Ongoing UN Climate talks in Katowice, Poland are at a critical stage, as negotiations on Wednesday, December 12, 2018 moved into bilateral talks between ministers and in the final days of the summit.
Observers are optimistic that the talks will deliver results.
“We are concerned about the slow progress and we call on all delegates to acknowledge the urgency and the need for scaled-up ambition,” said Mattias Söderberg, the head of the ACT Alliance delegation. “This meeting is critical for billions of people around the world, and governments should not let them down.”
One issue that appears to have proven very difficult and on which parties stand far apart is climate finance.
Söderberg commented, “We should always remember that talks about climate finance are talks about climate action. With no support, poor and vulnerable countries will have difficulties to take the action needed.”
“All parties agree that there is a need to scale up the ambition, but this will only be possible if there also is a scale-up of support. Climate finance must, therefore, be new and additional,” he continued. “It seems like developed countries have difficulties in delivering the new and additional support they have promised. Therefore, they try to create flexible rules which make it possible to include a number of existing financial flows in their reporting.”
Current climate finance includes a large amount of loans, which have to be repaid with interest. “Loans may play an important role for many investments, but when we talk about climate finance it is worrying that developed countries want to include money which in fact will be repaid,” Söderberg said. “Repayment and interest may lead to a situation where developing countries end up with the bill, where climate finance flows which were agreed as a support to developing countries, turn into a backflow of funds to rich countries. That is not fair!”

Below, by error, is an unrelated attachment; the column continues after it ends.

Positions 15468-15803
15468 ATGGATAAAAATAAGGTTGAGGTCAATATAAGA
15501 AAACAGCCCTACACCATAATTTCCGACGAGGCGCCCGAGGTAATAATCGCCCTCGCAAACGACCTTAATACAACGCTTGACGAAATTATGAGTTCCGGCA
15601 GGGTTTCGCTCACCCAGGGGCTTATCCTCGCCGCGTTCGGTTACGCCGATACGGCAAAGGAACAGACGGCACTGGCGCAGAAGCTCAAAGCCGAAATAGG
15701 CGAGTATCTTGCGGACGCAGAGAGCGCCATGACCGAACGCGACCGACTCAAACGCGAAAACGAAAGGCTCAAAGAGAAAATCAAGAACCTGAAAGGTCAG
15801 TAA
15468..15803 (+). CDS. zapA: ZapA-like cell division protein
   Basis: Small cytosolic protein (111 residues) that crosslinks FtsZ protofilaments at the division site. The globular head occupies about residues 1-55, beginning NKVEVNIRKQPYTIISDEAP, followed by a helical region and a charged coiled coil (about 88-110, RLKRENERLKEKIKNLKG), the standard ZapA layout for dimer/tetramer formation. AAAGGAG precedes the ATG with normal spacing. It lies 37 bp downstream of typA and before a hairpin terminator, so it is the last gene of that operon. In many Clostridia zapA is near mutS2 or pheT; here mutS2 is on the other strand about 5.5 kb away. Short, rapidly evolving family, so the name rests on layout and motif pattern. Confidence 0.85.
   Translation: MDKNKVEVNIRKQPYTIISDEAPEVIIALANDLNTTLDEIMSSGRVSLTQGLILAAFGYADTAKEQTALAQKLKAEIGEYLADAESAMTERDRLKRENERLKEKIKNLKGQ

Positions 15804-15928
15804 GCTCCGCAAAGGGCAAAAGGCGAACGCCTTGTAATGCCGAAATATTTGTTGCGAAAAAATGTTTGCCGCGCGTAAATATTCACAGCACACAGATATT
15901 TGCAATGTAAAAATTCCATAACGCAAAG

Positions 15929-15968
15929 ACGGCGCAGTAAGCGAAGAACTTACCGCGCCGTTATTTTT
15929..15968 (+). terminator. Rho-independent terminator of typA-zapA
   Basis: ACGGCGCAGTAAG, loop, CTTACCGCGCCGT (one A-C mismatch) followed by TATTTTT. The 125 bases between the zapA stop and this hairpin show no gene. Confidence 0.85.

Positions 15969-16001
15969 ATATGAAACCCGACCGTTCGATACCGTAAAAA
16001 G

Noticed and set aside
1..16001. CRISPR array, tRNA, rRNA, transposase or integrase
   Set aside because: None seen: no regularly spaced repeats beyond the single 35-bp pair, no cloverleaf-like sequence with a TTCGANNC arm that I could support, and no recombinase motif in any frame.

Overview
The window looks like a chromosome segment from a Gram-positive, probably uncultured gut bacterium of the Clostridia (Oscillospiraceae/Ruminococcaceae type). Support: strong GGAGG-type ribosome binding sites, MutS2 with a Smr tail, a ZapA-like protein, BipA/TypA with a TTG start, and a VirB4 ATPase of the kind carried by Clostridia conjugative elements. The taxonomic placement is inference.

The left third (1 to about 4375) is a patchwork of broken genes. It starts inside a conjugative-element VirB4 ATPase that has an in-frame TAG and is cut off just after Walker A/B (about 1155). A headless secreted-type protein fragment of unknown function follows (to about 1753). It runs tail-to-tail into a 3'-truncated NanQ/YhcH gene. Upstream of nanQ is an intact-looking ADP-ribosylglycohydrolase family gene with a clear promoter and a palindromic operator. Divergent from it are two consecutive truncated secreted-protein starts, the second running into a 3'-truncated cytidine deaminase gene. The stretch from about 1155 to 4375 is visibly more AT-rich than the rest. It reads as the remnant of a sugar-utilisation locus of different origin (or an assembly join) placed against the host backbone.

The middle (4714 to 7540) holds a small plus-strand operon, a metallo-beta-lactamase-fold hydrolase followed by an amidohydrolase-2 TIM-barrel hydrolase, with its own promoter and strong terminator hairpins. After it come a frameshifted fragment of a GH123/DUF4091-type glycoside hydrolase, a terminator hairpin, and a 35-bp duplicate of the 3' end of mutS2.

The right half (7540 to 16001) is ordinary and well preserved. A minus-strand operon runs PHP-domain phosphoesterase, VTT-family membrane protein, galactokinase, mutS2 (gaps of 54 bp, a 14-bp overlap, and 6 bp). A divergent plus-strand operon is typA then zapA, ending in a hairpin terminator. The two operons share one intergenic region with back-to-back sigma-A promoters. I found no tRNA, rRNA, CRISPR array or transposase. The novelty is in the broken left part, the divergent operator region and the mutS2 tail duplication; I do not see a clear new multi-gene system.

COP24 is expected to deliver a rulebook, which will create a framework for the implementation of the Paris Agreement. Rules for how to report and account climate finance will be part of the rulebook. According to Söderberg, “We need robust and fair rules, with an aim to promote concrete action on the ground, leading to support for poor and vulnerable communities. We should never forget that climate change already has critical effects on people around the world, and they are in urgent need of support.”
A recent analysis by DanChurchAid, a member of the ACT Alliance, shows how rules for climate finance may have a big effect on the amount of support developing countries will receive in the coming years.